Growing up in my hometown, I fondly remember Mr. MacNamara's corner drug store. There the kindly old pharmacist Mr. MacNamara would not only own a pharmacy, but he would have for sale all kinds of candy and nicknacks that only an old-fashioned drug store would offer. As kids, we knew that Mr. MacNamara knew us by name and who our parents were and would look after us as we patronized his store with the buying of Topps' baseball cards and other candies. Mr. MacNamara would always make sure that we did not overspend our allowance wastefully and that he gave us the right amount of change. These things were just understood and considered as standards. In short, the relationship was based on trust, confidence and character.
So many times today we are confronted with the reality that many people do not understand what the meaning of the word character is. Literally, the word means that which typifies a person in his/her own inner essence. In effect, it is the aroma of our souls that lingers with people once we have exited a room.
In a world where we see daily media reports of corporate financial scandals, greed and institutional corruption of all kinds, we look to find a place where someone's word means something. We are looking for the corner pharmacy where you know that your best interests are being overseen. We look for a world that a person's word is his bond and that word predicates all actions that he does. We look for a world where we can put and keep honor in a handshake.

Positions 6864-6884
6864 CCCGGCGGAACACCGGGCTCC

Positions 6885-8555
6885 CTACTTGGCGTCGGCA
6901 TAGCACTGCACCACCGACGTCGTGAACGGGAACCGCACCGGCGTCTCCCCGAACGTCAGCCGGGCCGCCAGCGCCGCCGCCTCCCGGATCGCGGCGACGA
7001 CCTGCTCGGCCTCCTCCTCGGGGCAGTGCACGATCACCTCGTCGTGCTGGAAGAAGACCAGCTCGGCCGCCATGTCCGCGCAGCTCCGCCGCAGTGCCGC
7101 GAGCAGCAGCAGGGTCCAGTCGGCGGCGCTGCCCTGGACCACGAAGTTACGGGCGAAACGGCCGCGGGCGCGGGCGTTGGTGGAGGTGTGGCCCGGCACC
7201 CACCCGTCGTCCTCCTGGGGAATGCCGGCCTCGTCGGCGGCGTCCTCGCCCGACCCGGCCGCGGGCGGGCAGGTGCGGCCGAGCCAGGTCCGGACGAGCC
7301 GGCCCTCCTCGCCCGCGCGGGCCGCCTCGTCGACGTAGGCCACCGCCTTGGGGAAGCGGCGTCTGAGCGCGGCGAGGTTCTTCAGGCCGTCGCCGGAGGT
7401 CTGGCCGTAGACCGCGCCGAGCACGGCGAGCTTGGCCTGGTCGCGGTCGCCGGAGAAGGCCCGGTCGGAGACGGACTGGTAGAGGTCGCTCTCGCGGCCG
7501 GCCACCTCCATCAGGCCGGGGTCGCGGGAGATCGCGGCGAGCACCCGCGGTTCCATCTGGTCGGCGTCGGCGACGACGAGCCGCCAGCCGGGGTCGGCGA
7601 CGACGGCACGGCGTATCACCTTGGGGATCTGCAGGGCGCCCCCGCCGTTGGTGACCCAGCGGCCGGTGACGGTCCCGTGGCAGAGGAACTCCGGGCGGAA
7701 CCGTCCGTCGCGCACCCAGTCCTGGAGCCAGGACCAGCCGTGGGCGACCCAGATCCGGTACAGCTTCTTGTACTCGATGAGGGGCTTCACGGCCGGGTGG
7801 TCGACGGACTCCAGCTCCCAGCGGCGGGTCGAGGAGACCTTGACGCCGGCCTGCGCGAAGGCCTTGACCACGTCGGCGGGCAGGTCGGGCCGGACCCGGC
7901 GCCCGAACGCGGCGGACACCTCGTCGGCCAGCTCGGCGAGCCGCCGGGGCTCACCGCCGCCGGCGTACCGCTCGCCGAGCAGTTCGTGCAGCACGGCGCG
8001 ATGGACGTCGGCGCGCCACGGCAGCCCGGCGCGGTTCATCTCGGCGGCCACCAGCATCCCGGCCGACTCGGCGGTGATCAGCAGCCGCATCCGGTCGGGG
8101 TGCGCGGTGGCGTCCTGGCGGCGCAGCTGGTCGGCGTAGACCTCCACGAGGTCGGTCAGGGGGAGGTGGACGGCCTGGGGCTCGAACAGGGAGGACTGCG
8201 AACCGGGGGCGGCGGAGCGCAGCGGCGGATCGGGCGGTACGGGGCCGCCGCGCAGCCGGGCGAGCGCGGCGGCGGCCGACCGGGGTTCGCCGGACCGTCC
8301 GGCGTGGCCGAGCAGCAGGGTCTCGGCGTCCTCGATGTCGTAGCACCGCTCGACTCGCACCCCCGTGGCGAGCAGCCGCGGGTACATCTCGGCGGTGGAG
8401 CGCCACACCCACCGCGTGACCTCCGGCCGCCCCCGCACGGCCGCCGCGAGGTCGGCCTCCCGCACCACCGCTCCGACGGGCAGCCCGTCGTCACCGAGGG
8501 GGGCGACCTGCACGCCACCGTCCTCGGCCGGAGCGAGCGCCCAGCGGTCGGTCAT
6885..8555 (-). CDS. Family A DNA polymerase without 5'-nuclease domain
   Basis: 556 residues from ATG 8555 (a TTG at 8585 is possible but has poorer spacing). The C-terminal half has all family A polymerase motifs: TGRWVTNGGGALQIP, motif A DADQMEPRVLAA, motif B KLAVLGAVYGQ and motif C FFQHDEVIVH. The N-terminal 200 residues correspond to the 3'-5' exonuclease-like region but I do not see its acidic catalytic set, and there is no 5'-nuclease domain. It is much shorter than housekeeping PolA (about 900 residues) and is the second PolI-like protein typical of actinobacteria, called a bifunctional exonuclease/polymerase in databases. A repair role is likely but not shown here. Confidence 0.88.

Yet, in many instances, in the fallen world, people have chosen a path antithetical to the teachings of Christ. They think that being duplicitous, dishonest and selfish will put them ahead of others in the race of life when in reality they dig for themselves a pit from which they cannot escape without being buried alive in the dirt of despair.
As we read in the Book of Proverbs, a good reputation is to be chosen more than fine silver or gold. There is a saying that states, take care of your character and your reputation will take care of itself. This statement is so true. God has called us to be men and women of character created in His own image and likeness, not caricatures of our fallen, selfish selves.
Fr. John G. Panagiotou is pastor of Holy Trinity Greek Orthodox Church in Charleston, South. Carolina.
Read the entire article on the Holy City Chronicle website (new window will open). Reprinted with permission of the author.